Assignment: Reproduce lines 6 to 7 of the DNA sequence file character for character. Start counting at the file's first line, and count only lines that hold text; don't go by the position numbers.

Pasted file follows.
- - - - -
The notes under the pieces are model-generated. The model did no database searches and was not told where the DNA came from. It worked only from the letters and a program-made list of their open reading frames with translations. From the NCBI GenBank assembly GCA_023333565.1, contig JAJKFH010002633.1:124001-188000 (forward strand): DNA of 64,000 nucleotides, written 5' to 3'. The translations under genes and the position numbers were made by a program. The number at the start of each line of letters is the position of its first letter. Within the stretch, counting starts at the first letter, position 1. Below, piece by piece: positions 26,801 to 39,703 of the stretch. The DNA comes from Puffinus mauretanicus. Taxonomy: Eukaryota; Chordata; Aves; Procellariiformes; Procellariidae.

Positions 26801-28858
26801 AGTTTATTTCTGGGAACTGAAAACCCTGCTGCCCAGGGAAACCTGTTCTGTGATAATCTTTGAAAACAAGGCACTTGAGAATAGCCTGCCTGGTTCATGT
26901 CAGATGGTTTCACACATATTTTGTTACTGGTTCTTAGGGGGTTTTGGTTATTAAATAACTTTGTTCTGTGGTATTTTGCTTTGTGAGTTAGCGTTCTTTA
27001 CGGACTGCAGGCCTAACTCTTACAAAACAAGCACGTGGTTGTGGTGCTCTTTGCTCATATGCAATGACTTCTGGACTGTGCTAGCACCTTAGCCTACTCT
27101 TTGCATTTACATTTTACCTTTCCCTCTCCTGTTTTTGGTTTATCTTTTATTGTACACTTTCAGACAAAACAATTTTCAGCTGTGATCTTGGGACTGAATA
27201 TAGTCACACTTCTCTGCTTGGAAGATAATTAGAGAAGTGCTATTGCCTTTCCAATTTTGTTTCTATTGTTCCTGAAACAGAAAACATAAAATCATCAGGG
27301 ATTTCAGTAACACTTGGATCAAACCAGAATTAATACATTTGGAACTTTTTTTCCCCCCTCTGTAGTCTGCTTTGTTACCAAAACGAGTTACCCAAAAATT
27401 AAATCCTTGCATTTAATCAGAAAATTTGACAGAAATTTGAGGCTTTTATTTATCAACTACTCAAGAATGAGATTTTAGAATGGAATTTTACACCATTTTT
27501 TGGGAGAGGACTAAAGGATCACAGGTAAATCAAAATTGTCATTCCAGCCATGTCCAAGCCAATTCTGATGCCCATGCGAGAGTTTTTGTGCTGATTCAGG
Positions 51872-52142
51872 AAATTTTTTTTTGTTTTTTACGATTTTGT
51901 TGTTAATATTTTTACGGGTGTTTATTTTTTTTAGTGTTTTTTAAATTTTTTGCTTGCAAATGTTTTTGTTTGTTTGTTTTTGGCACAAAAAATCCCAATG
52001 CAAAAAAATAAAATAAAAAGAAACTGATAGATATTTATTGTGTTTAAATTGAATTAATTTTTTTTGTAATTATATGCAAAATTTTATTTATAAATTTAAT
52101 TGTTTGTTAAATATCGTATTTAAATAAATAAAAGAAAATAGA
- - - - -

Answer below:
27101 TTGCATTTACATTTTACCTTTCCCTCTCCTGTTTTTGGTTTATCTTTTATTGTACACTTTCAGACAAAACAATTTTCAGCTGTGATCTTGGGACTGAATA
27201 TAGTCACACTTCTCTGCTTGGAAGATAATTAGAGAAGTGCTATTGCCTTTCCAATTTTGTTTCTATTGTTCCTGAAACAGAAAACATAAAATCATCAGGG